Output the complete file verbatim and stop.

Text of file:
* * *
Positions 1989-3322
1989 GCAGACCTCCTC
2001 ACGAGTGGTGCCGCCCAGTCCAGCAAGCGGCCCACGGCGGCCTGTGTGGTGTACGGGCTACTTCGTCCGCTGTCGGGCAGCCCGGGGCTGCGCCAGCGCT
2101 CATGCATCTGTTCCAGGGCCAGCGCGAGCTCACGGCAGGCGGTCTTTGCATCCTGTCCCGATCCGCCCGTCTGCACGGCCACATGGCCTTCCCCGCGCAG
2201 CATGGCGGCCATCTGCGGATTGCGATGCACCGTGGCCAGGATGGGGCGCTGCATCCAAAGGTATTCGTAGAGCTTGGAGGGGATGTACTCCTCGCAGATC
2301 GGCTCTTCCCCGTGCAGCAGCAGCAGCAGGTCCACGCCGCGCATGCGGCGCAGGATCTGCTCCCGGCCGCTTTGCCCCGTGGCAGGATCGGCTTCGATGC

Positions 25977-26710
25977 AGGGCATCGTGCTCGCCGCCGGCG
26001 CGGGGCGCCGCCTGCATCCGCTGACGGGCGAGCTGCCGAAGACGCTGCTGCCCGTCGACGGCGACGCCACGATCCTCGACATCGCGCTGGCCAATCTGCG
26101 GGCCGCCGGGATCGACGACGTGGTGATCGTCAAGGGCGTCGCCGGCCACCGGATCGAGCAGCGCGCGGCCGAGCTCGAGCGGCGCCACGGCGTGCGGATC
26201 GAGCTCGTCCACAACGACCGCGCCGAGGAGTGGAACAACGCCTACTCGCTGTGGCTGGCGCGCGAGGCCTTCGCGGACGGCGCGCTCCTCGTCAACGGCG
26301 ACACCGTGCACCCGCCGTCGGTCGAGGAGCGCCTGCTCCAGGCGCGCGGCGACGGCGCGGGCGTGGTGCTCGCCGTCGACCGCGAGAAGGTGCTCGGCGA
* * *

Positions 1989-3322
1989 GCAGACCTCCTC
2001 ACGAGTGGTGCCGCCCAGTCCAGCAAGCGGCCCACGGCGGCCTGTGTGGTGTACGGGCTACTTCGTCCGCTGTCGGGCAGCCCGGGGCTGCGCCAGCGCT
2101 CATGCATCTGTTCCAGGGCCAGCGCGAGCTCACGGCAGGCGGTCTTTGCATCCTGTCCCGATCCGCCCGTCTGCACGGCCACATGGCCTTCCCCGCGCAG
2201 CATGGCGGCCATCTGCGGATTGCGATGCACCGTGGCCAGGATGGGGCGCTGCATCCAAAGGTATTCGTAGAGCTTGGAGGGGATGTACTCCTCGCAGATC
2301 GGCTCTTCCCCGTGCAGCAGCAGCAGCAGGTCCACGCCGCGCATGCGGCGCAGGATCTGCTCCCGGCCGCTTTGCCCCGTGGCAGGATCGGCTTCGATGC

Positions 25977-26710
25977 AGGGCATCGTGCTCGCCGCCGGCG
26001 CGGGGCGCCGCCTGCATCCGCTGACGGGCGAGCTGCCGAAGACGCTGCTGCCCGTCGACGGCGACGCCACGATCCTCGACATCGCGCTGGCCAATCTGCG
26101 GGCCGCCGGGATCGACGACGTGGTGATCGTCAAGGGCGTCGCCGGCCACCGGATCGAGCAGCGCGCGGCCGAGCTCGAGCGGCGCCACGGCGTGCGGATC
26201 GAGCTCGTCCACAACGACCGCGCCGAGGAGTGGAACAACGCCTACTCGCTGTGGCTGGCGCGCGAGGCCTTCGCGGACGGCGCGCTCCTCGTCAACGGCG
26301 ACACCGTGCACCCGCCGTCGGTCGAGGAGCGCCTGCTCCAGGCGCGCGGCGACGGCGCGGGCGTGGTGCTCGCCGTCGACCGCGAGAAGGTGCTCGGCGA